- Airports Company South Africa continues to progress with its drive to enhance liquidity and to secure its long-term sustainability.
- ACSA has an asset base of more than R30 billion. It includes an investment property portfolio of R7.7 billion.
- The company said in the past it needs at least R11 billion to again operate at pre-Covid-19 levels.
The adverse impact of Covid-19 on the aviation industry - both globally and locally - has led to Airports Company South Africa (ACSA) revising its strategy and financial plan as far back as April 2020, the company said on Thursday. But its employees will not bear the brunt of the pandemic and no retrenchments are on the cards.
The strategy revision was necessitated by global travel bans and border closures, which led to no passenger flights for four months.
ACSA is a public company and, although majority owned by the SA government, is legally and financially autonomous and operates under commercial law. It owns and manages a network of nine airports in SA, including the three main international gateways of OR Tambo International, Cape Town International and King Shaka International airports.
The company says it continues to make progress in its drive to enhance liquidity and to secure its long-term sustainability. This is done through transactions that monetise assets and activities that significantly reduce both operational and capital expenditure.
For example, ACSA has recently announced the sale of its 10% equity holding in Mumbai International Airport for approximately R1.2 billion. The investment was made in 2006. According to chief financial officer Siphamandla Mthethwa, the sale was a profitable exit.
"From the outset in 2006, ACSA provided management expertise to the airport and supported its infrastructure development and expansion. We are proud of the achievements [of supporting] Mumbai International Airport over the past 15 years," says Mthethwa.
ACSA spokesperson Refentse Shinners confirmed on Thursday that there are currently no retrenchments under way at the company. It has, however, had to significantly reduce its operating expenditure, including employee costs, to cushion its sustainability against the devastating impact of Covid-19.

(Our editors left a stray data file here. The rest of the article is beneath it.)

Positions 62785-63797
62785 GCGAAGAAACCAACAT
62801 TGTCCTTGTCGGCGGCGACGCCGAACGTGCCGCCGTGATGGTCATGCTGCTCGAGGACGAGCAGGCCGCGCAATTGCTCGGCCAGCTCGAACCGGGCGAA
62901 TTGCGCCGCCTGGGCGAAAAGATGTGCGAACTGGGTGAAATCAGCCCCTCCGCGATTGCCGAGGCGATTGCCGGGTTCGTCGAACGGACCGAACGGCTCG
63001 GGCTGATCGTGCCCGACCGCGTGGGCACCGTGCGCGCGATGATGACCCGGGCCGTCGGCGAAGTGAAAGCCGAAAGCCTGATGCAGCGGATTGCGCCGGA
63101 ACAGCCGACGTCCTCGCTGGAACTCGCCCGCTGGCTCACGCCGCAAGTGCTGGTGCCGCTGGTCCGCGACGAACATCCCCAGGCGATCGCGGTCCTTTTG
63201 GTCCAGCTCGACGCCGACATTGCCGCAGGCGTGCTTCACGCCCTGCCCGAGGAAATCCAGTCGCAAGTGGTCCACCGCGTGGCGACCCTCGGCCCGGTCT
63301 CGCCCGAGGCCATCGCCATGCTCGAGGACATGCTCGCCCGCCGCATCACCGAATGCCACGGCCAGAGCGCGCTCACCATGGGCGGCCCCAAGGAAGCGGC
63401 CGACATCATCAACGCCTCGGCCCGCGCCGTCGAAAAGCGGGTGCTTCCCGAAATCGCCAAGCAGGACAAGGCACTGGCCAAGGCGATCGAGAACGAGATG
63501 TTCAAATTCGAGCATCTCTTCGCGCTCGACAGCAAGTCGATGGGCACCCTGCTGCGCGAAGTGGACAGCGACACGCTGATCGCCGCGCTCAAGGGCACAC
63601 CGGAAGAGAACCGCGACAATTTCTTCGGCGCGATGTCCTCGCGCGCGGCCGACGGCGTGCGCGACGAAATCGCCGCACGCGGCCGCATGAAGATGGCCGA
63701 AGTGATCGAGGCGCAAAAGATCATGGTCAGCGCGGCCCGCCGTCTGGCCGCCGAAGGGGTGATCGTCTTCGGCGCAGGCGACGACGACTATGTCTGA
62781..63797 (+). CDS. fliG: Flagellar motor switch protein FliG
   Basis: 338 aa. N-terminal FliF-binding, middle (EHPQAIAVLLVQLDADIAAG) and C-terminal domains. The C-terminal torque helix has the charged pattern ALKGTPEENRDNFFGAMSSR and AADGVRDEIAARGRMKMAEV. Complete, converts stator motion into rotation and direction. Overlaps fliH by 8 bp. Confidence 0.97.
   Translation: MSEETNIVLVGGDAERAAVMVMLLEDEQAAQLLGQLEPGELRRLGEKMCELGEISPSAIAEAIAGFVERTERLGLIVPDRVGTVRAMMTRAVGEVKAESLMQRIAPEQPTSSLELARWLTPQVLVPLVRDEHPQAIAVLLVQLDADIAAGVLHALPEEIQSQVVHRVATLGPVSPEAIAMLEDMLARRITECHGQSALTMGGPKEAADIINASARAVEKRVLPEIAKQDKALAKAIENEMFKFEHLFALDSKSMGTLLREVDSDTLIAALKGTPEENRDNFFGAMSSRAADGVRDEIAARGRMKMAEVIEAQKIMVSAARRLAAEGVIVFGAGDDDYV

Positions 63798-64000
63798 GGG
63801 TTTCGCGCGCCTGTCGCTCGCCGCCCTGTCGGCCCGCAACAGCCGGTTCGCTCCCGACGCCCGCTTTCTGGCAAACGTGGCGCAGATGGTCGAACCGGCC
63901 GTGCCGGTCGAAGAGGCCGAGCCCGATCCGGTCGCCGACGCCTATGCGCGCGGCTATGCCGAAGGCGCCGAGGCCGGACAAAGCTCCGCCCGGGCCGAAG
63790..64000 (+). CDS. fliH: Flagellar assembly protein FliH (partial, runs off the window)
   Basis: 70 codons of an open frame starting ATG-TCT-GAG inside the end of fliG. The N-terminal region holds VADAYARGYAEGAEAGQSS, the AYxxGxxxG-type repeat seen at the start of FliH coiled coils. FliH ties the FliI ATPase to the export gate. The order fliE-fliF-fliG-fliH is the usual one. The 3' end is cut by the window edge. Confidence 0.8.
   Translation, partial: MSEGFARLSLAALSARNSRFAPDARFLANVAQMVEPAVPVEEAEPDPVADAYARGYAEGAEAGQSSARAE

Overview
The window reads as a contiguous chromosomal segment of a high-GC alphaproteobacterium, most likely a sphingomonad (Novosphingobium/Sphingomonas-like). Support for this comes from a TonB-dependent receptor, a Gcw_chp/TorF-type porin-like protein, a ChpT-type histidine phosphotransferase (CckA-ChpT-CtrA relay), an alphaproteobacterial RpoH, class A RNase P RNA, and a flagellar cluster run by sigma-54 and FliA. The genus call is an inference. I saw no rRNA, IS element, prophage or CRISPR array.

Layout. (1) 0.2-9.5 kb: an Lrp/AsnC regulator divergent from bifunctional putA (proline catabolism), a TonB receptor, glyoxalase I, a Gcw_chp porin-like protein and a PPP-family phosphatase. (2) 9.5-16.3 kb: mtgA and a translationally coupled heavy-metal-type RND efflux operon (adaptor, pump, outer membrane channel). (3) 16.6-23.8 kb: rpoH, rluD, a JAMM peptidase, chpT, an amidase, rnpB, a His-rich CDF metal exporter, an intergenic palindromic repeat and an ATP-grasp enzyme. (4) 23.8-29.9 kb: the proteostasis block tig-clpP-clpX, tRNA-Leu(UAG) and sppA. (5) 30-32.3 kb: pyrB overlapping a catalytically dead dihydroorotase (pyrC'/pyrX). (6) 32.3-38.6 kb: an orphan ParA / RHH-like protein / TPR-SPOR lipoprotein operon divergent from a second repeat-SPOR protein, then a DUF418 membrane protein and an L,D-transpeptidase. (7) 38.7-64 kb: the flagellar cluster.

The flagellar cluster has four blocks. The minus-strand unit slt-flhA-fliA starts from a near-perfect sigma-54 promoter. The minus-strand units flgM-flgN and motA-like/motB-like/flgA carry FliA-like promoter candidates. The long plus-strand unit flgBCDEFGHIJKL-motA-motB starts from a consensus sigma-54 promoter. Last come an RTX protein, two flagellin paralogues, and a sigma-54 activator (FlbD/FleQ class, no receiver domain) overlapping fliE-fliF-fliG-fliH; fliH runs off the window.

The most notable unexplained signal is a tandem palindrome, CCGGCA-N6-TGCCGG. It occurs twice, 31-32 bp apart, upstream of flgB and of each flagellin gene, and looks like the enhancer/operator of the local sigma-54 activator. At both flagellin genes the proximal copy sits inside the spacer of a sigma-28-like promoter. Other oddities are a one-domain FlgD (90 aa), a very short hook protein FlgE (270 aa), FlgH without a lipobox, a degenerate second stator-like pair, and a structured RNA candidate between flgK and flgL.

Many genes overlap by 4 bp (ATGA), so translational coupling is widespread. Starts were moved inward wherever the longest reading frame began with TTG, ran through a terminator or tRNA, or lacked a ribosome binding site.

"The company has to date offered employees early retirement and voluntary severance. We are, therefore, not contemplating retrenchments," explained Shinners.
Owing to revenue losses because of the impact of the Covid-19 lockdowns, ACSA estimated last year that it would need about R11 billion over six years to get back to its performance levels before the pandemic struck. Government, which is ACSA's majority shareholder, has since provided support in the form of an issuance of preference shares and by securing credit facilities from lenders.
ACSA has an asset base of more than R30 billion. It includes an investment property portfolio of R7.7 billion.
According to the company, properties in this portfolio have consistently performed well above the cost of capital, thereby subsidising landing fees for airlines and passenger service charges for passengers. Furthermore, the company has already reduced annual operational expenditure by R1.2 billion, while capital expenditure of R14.5 billion has been deferred.
ACSA has issued a request for proposals for transaction advisory services to assist with the monetisation of some of its investment property portfolio. It expects the monetisation process to involve a variety of mechanisms. At the same time, ACSA says it has no intention to sell or otherwise dispose of any investment property assets.
"In responding effectively to the devastating impact of the pandemic we have adapted our strategy to focus on enhancing ACSA's core aeronautical activities. Our strategic response includes a process to release wealth associated with non-core assets," explains Mthethwa. "The monetisation of non-core investment properties will make cash available for core business activities as well as reduce the budget allocation to non-core activities."
In May 2020, ACSA presented its revised financial plan to Parliament's Portfolio Committee of Transport. It detailed the company's plan of exploring various options to mitigate the financial challenges caused by the Covid-19 impact.
"These and other strategic responses to the impact of Covid-19 that have been adopted by the company are vital to our long-term sustainability. This is a strategic process that ACSA is undertaking. We have to act now to minimise job losses and to ensure ACSA's viability over the next three to five years," says Shinners.
"In the process we are confronting tough choices and difficult decisions. However, we believe that our response is necessary to sustain [ACSA] through the recovery in aviation, which will take at least three to five years."